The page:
“Once we believe in ourselves, we can risk curiosity, wonder, spontaneous delight, or any experience that reveals the human spirit.” – E.E. Cummings
I published an article earlier this year that discussed the idea that a lack of confidence is limiting women’s career trajectories. In short, women tend to project less confidence in their abilities than their male counterparts (even when they’re highly skilled) and are less likely to take professional risks, call attention to their successes, or ask for raises and promotions.
It occurred to me that a lack of confidence is not something that just appears in adulthood; it begins much earlier. Further research proved the idea- a recent study finds that between the ages of 8 and 14, girls’ confidence levels drop by 30%.
Our daughters’ confidence levels begin to drop when they are just eight years old. Let that sink in.
It’s hard to believe that they’re developing patterns that may affect every aspect of their lives at such a tender age. But it’s happening, and knowing the long-term implications helps underscore the idea that we must nip this issue in the bud… early. A lack of confidence hurts not only our girls, but the women they become, and that’s a losing proposition.
As parents, we’re in a unique position to influence our children’s sense of self; to build their confidence in meaningful ways and leave them with a legacy of independence and resilience. I’m not talking about all the rah-rah stuff we do. I mean the serious, stick-with-you-for-life knowledge that they are strong and capable and can overcome whatever obstacles life puts in front of them.
Here are the best ways to instill genuine confidence in your daughter:
1. Make her step outside her comfort zone. Teach your daughter that she doesn’t have to be comfortable with something to do it. Acknowledge her fears, then help her learn to move past them. “Yes, this is scary. It might not go the way I want. But I am capable of doing the things that scare me”.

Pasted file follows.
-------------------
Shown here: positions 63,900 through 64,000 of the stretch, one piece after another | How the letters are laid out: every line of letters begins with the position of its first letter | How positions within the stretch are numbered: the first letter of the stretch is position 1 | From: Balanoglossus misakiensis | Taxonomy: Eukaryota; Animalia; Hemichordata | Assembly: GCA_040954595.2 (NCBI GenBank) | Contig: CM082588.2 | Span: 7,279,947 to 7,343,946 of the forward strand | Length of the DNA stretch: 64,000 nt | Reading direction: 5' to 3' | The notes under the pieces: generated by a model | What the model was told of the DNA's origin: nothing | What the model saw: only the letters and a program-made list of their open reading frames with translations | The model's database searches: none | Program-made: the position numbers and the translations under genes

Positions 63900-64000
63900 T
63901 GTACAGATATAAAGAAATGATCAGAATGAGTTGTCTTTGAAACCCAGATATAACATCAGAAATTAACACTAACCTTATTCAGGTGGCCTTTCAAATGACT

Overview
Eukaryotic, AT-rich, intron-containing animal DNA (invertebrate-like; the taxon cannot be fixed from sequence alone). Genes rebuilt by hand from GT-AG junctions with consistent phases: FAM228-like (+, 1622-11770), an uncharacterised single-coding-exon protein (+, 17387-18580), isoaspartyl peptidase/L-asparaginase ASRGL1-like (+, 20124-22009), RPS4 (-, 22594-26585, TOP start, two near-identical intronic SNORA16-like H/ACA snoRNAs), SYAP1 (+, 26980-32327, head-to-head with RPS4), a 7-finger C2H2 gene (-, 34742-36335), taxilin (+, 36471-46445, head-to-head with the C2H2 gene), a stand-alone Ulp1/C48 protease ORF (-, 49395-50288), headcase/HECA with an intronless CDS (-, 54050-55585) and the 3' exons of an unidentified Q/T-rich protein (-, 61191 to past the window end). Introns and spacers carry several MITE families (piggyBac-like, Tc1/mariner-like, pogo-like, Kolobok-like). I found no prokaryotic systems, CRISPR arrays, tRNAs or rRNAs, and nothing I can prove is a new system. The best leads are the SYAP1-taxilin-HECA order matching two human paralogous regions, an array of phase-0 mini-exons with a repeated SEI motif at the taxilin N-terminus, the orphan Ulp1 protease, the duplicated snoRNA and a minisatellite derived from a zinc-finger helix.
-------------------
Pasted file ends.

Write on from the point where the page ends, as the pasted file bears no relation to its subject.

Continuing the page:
Another thing that research reveals is that many women hesitate to take on a new challenge unless they’re almost certain from the get-go that they’ll succeed. Don’t let her fall into the trap of limiting herself this way! We don’t grow by doing only the things we’re good at, or that feel comfortable. Let her learn to stretch her abilities and make it clear that sometimes she’ll have to jump in and learn to swim as she goes. She may have mixed results, but it’s actually a good thing if things don’t go quite as she expects- it will teach her to improvise and hone her problem-solving skills.
Nelson Mandela had it right when he said “I never lose. I either win or I learn.”
2. Be transparent in your own struggles, and the steps you take to resolve them. She’s already watching your every move, so choose your teachable moments. Stressed out about a big presentation at work? Don’t be afraid to share how and why you’re struggling. Walk her through your action plan, ask her opinion and then listen to her answers. You might be surprised by her responses- kids are remarkably perceptive and may come at an issue from an entirely different perspective. Remember to thank her for her contributions and let her know how her suggestions might (or do) help you.
She’ll reap benefits in several important ways:
This type of interaction will make her feel heard and valued.
It will help kick her critical thinking skills into gear- without the stress of being under the gun herself. When she’s the one in the hot seat, she’ll be able use that process as a guide.
She’ll learn that overcoming obstacles is a shared human experience. No matter who you are, knowing you’re not alone goes a long way to calming fears and tensions.
Make yourself relatable, and she’ll learn to model your confidence.
3. Allow her to fail. It seems counterintuitive because we want our children to feel successful, but remember, their definition of success begins with us. We can show them that there’s value in failure, because it teaches us humility and persistence. It also drives change, and is a catalyst for reorganization, innovation, learning, education and leadership.
These skills develop in the face of adversity, and they can pay off in a big way. History is filled with stories of high-profile people who experienced countless failures before they ever tasted success.
When you allow her to fail, your daughter will learn that failure is not the end of the story; it’s just the beginning.
Interested in the data on the “confidence collapse” and what it means for our girls? Click here.